We finally leveled off, and drove for maybe 15 minutes onto the plateau. A thin layer of fresh snow covered the road, and along the edges the snow was piled up a few feet high. We passed stands of charred tree trunks, remnants from some of the wildfires that have scorched the area in recent years. We met up with Joren, a Belgian biker on his way from Canada to Mexico, and got set-up with our skis and snow-shoes. I attempted to hike the snow-covered trail in my boots, but after punching through to my thighs a few too many times, I put on my snow-shoes. The trail passed mostly through newly regenerating forest growing in the shadows of blackened lodgepole pine skeletons. When we had gone a few kilometers, we decided to break, and as the others grabbed a quick bite, I ventured down the trail a little further. Around a bend in the trail I came across the fresh tracks of some ptarmigan. These chicken-like birds are a type of grouse, and they typically live at high elevations, and/or high latitudes. I had no idea if the birds that had made the tracks were still in the area, but I slowly crept off the trail, following some of the four-toed footprints. I looked up and over, and on a small rise I saw a pair of willow ptarmigan frozen in place. These birds are practically impossible to see in a snowy landscape because they molt into an almost pure white plumage during the winter. In the spring they molt into a mottled brown, but the two birds I had spotted were still sporting their winter-wear. I watched the two birds for a while, and soon realized there were others nearby. One of these other birds came up out of a small ravine, saw me, and exploded into the air. That sent all the others into the air as well, and the 10 or so birds flew off into the snowy woods. When the birds had disappeared from view, I turned around and began making my way back. The weather, which until that point had been mostly sunny and almost warm, turned as well. Snow began to fall, and the wind kicked up, agitating the landscape into a blustery snow-globe.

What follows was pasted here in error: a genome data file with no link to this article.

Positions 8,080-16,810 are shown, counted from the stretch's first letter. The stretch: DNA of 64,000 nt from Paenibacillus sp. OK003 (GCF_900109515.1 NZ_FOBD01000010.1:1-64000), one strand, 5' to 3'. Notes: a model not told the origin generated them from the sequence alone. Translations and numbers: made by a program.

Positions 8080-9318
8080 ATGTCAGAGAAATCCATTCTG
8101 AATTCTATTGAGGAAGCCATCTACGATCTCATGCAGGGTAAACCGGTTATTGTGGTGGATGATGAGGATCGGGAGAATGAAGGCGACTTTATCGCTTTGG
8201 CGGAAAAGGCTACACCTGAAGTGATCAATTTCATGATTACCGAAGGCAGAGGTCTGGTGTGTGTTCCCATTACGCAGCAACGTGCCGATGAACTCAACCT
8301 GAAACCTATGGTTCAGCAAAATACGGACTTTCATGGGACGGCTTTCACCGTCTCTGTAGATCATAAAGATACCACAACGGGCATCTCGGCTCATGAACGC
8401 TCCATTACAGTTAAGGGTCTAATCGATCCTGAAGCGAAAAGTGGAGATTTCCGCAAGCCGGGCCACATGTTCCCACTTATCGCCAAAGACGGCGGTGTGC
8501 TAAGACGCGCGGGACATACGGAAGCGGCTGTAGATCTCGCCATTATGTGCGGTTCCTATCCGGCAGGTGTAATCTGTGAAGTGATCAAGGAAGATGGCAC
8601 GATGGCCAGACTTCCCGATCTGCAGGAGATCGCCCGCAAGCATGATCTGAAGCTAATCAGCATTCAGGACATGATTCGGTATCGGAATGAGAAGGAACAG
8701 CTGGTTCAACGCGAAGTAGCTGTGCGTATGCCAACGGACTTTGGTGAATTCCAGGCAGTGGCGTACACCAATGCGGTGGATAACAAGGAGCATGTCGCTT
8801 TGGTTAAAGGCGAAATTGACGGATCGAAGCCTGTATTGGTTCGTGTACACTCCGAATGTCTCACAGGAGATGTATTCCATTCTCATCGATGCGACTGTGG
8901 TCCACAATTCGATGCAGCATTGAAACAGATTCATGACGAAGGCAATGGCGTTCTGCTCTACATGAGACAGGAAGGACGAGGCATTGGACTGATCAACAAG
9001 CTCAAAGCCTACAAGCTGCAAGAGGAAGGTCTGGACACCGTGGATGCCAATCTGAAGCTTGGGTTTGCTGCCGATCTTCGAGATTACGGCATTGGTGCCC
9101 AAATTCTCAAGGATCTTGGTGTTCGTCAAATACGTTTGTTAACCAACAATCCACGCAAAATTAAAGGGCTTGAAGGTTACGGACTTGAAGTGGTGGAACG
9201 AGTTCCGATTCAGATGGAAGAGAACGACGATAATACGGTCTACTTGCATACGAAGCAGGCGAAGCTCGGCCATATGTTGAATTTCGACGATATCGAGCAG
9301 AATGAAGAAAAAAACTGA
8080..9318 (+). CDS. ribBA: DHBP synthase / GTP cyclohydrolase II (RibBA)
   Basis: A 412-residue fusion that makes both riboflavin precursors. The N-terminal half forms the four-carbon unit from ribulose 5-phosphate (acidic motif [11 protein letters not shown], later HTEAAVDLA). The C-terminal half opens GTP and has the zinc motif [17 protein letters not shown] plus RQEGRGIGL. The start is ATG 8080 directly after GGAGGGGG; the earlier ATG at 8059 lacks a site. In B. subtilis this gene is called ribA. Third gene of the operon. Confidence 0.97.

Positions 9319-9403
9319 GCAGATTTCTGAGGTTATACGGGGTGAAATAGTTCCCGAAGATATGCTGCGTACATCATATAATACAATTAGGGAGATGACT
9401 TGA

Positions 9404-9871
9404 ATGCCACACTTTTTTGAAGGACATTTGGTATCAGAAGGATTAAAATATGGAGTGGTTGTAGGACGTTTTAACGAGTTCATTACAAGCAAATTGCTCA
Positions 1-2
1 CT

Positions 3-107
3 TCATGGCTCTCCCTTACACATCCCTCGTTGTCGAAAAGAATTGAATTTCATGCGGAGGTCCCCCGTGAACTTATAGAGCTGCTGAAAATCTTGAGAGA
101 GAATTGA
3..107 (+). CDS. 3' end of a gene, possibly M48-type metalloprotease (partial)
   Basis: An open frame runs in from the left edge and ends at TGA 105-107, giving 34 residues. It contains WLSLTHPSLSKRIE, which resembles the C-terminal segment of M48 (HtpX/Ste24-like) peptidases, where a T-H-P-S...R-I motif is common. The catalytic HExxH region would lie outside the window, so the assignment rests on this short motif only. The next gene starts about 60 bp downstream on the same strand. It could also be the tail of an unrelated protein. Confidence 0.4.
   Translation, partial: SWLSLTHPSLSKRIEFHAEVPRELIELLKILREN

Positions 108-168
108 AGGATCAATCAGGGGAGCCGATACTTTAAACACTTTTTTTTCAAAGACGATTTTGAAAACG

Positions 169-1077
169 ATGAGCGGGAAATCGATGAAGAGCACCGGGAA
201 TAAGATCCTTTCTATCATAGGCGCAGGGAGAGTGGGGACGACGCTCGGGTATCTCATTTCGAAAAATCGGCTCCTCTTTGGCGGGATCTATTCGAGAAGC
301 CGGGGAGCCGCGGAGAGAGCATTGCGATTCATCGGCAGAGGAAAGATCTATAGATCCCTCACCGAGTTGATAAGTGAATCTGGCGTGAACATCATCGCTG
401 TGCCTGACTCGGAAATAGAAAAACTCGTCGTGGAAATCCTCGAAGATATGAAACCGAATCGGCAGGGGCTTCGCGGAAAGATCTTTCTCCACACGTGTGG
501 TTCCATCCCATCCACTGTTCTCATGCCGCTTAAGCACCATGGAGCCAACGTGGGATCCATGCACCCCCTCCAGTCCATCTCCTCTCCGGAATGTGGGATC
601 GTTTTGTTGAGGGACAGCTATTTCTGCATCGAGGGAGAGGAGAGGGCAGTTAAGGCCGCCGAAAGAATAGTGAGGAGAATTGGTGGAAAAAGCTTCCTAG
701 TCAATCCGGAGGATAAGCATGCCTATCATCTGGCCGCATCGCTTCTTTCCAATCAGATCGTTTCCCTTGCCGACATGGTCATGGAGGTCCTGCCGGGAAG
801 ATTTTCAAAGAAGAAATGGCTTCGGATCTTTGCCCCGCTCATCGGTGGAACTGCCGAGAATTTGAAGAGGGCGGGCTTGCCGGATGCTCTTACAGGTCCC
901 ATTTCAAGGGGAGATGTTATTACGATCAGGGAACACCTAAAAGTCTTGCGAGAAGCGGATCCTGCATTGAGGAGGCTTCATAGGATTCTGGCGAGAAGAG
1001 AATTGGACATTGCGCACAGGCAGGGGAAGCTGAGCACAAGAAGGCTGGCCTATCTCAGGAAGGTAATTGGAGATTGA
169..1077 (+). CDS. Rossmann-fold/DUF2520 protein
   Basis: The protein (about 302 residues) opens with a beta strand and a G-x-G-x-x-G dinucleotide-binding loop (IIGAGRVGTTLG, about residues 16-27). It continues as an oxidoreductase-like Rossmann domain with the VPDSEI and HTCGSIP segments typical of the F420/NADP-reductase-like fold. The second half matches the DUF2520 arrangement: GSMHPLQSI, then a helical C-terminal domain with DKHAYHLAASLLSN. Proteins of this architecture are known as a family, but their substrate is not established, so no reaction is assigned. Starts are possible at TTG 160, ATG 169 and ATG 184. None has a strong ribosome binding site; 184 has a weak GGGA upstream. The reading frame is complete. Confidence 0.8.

I trudged on down the trail, rounded a corner and 10 meters in front of me stood the flock of ptarmigan, sprinkled along the path. I stopped, and they froze and we eyed each other for a few moments before they took flight again, moving further down the trail and off to one side. The sun had now reemerged, only to disappear a few minutes later behind an even heavier snow squall. I came upon the ptarmigan again, and this time they felt safe in their location off the trail. I took some photos in the deteriorating conditions, and headed on towards the car and the cabin where we were planning to eat lunch.
As I approached the road, a Canada jay was calling angrily, and I looked up to see the unmistakable silhouette of a northern hawk-owl. These owls live in the far north, and unlike most other owls they are active during the day. They get their name from their hawk-like behavior—they hunt for small mammals and birds by perching on top of a tree, and scanning the surrounding area for prey. This bird was on top of a short pine, and then it flew across the road towards me, and landed in the top of a dead tree, about 15 meters up. Some of the nearby Clarke’s nutcrackers, as well as the mountain and black-capped chickadees called out their agitation, but they left the owl in peace. The owl scanned the area, often swiveling its head 180 degrees around to look over its back. He flew off to another dead tree, where he remained until I left to join the others in the cabin.
To be continued.
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About the author:
Loren grew up in the wilds of Boston, Massachusetts, and honed his natural history skills in the urban backyard. He attended Cornell University for his undergraduate degree in Natural Resources, and received his PhD in Ecology from the University of California, Santa Barbara. He has traveled extensively, and in the past few years has developed an affliction for wildlife photography.